Arts in Peril Film Series examines controversies in art

The arts—from the visual and fine arts to music and literary arts—have always served to reflect and amplify culture and community. This media can also serve as a way of giving voice to the marginalized, a function that is sometimes met with outrage, suppression, censorship, and even destruction. NOMA’s Arts in Peril Film Series examines fundamental questions about the production of art and who decides what art is and can be in modern societies. Films will screen on select Friday nights and Saturday afternoons from September 2–29. The screenings are FREE to NOMA members; standard museum admission applies to all others.

Mapplethorpe: Look at the Pictures (2016 | Unrated | 1 h. 48 min)
Saturday, September 2, 2 p.m.

The life and work of the revered and controversial photographer Robert Mapplethorpe is examined by using  two retrospectives at Los Angeles’s Getty and LACMA museums as a backdrop. This definitive portrait profiles the controversial artist from early childhood, to his beginnings in New York and his meteoric rise in the art world to his untimely death from AIDS in 1989. (Watch the trailer)

F for Fake (1973 | Unrated | 1 h. 29 min)
Friday, September 8, 2017, 7 p.m.

Orson Welles appears as himself in this witty and subversive film essay on fakery and forgery, art and illusion. Taking footage from an earlier François Reichenbach documentary on art forgery—based on the book by the literary hoaxer Clifford Irving—Welles worked his own clips into it, reediting the original footage extensively. (Watch the trailer.)

Rape of Europa (2006 | Unrated | 1 h. 57 min)
Saturday, September 9, 2 p.m.

In addition to being some of the worst war criminals in history, Hitler and the Nazi regime were also among the most prolific art thieves. During World War II, the Third Reich ordered the destruction of thousands of pieces of art from “inferior” cultures and the theft of thousands more. This documentary explores the effects of the cultural destruction perpetrated by the Nazis across Europe, and examines the ongoing struggle to recover and return the stolen art. (Watch the trailer.)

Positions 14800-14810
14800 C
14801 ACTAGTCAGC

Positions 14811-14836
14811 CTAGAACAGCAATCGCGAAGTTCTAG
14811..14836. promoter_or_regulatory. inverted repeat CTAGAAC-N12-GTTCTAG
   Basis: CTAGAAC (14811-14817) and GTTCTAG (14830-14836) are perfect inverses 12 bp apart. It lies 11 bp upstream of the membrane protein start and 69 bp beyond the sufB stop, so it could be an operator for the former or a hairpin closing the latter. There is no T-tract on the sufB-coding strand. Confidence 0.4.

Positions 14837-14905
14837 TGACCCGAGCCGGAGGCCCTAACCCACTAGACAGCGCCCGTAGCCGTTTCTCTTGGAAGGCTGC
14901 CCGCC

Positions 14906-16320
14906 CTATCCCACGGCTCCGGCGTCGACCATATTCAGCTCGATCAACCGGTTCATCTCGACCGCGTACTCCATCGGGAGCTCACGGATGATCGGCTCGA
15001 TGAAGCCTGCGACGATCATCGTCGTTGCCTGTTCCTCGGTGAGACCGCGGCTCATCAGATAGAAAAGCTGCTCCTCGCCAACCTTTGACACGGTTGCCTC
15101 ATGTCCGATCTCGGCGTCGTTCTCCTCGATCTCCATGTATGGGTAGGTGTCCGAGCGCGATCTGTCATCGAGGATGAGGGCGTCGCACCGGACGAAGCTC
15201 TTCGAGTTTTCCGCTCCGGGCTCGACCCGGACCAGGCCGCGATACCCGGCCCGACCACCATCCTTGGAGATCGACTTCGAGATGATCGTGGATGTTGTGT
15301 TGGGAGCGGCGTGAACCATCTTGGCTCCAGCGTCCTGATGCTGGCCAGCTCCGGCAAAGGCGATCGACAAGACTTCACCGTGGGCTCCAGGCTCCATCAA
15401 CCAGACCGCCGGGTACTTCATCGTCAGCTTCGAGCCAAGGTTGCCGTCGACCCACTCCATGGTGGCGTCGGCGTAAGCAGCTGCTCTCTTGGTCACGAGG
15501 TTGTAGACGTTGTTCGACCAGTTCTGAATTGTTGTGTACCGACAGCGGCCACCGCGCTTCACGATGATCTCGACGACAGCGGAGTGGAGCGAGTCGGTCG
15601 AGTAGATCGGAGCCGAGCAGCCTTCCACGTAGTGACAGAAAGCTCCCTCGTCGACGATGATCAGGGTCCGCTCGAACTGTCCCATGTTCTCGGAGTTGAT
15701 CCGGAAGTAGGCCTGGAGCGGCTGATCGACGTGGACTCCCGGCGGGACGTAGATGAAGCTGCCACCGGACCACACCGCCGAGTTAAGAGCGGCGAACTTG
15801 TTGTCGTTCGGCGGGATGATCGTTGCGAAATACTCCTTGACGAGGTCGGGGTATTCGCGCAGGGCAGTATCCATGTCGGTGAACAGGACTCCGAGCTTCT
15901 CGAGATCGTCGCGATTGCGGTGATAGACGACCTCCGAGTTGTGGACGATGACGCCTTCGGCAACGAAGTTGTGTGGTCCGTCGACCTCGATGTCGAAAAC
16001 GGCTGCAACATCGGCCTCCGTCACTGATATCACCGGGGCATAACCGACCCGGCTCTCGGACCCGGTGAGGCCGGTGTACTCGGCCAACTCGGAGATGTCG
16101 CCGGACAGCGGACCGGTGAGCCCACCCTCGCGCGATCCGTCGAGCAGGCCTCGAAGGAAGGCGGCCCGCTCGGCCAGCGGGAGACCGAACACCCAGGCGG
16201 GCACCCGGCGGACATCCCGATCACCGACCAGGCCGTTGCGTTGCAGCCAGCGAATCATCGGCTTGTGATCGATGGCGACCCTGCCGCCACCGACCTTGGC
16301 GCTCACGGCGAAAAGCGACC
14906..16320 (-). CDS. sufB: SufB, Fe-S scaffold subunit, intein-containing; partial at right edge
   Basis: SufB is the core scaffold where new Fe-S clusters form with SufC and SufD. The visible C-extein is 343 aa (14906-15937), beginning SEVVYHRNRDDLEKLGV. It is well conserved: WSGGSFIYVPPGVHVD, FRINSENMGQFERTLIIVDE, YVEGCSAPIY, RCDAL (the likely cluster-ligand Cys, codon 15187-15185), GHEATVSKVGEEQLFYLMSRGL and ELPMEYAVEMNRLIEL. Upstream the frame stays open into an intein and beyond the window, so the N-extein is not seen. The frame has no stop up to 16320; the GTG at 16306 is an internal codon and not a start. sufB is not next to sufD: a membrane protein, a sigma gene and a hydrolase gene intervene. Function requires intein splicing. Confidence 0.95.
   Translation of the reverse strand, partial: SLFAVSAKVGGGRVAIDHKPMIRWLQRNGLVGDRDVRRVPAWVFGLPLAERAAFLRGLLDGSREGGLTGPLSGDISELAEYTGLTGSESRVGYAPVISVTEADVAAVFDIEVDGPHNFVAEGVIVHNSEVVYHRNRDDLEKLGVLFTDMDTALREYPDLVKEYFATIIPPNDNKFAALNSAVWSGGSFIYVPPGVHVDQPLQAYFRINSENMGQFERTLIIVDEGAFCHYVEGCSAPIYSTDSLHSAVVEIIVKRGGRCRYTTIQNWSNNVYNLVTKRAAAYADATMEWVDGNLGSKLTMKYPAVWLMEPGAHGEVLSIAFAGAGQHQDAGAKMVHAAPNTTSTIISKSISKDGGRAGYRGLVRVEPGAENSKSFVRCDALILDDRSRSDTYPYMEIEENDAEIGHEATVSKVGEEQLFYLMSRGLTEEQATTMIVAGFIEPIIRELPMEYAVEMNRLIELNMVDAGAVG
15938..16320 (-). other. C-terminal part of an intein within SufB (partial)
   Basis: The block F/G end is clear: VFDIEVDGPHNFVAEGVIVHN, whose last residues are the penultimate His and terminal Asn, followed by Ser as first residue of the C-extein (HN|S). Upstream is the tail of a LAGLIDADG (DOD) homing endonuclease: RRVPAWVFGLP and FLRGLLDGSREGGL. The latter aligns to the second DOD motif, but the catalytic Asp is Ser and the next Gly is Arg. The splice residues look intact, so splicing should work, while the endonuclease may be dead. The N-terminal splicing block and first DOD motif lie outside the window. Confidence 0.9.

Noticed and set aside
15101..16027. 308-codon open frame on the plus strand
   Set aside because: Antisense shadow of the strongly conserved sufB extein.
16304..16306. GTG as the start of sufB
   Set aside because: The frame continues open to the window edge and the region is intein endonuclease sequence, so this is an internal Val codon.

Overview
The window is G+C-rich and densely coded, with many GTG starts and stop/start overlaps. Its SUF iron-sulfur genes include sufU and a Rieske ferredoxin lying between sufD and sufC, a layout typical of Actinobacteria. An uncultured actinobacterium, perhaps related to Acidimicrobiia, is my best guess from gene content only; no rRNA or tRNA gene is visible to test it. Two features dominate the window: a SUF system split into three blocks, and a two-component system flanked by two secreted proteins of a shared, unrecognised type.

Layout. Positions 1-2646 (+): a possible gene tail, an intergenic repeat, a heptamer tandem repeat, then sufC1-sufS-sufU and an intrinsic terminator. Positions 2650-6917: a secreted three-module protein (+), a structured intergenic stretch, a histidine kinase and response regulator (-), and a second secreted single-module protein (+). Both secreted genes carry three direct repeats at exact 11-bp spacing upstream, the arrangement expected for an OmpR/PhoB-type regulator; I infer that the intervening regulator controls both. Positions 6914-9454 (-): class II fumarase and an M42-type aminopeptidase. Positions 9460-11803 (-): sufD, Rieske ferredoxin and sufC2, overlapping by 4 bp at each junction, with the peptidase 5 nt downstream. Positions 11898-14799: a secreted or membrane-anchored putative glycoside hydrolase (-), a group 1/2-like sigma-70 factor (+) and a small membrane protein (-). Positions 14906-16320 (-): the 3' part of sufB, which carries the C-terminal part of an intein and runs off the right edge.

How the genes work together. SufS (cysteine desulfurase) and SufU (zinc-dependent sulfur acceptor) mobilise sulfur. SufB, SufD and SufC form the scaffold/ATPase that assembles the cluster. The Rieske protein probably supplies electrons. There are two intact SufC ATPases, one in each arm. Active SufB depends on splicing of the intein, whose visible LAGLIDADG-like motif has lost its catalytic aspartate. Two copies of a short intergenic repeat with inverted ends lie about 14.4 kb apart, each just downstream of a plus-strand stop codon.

Through a Lens Darkly: Black Photographers and the Emergence of a People (2015 | Unrated | 1 h. 32 min)
Friday, September 15, 7 p.m.

The first documentary to explore the American family photo album through the eyes of black photographers, Through a Lens Darkly probes the recesses of American history to discover images that have been suppressed, forgotten, and lost. From slavery to the present, these extraordinary images unveil a world confronting the difficult edges of citizenship and what it means to be human. (Watch the trailer.)

Exit through the Gift Shop (2010 | Rated R | 1 h. 27 min)
Saturday, September 23, 2 p.m.

The infamous, shadowy British graffiti street artist Banksy has literally left his mark on cities throughout the world. He comes in contact with Thierry Guetta, a Los Angeles-based Frenchman who videotapes various underground art escapades, and later is transformed into an art phenomenon dubbed “Mr. Brainwash.” Rhys Ifans narrates an overlapping documentary where the line between what is real and what might be fake blurs, as modern art and celebrity are put under the microscope. (Watch the trailer.)

Pussy Riot: A Punk Prayer (2013 | Unrated | 1 h. 31 min)
Friday, September 29, 7 p.m.

Filmed over the course of six months, this documentary tells the incredible story of three young women—Nadia, Masha, and Katia—in a musical group called Pussy Riot who are on trial for a guerrilla satirical performance in a Moscow cathedral. Facing a seven-year prison sentence after being convicted of “hooliganism motivated by religious hatred,” one of the women flees into exile while the other two report to a penitentiary. The documentary questions who is really on trial in a case that has gripped Russia and the world beyond—the young artists or the society they live in? (Watch the trailer.)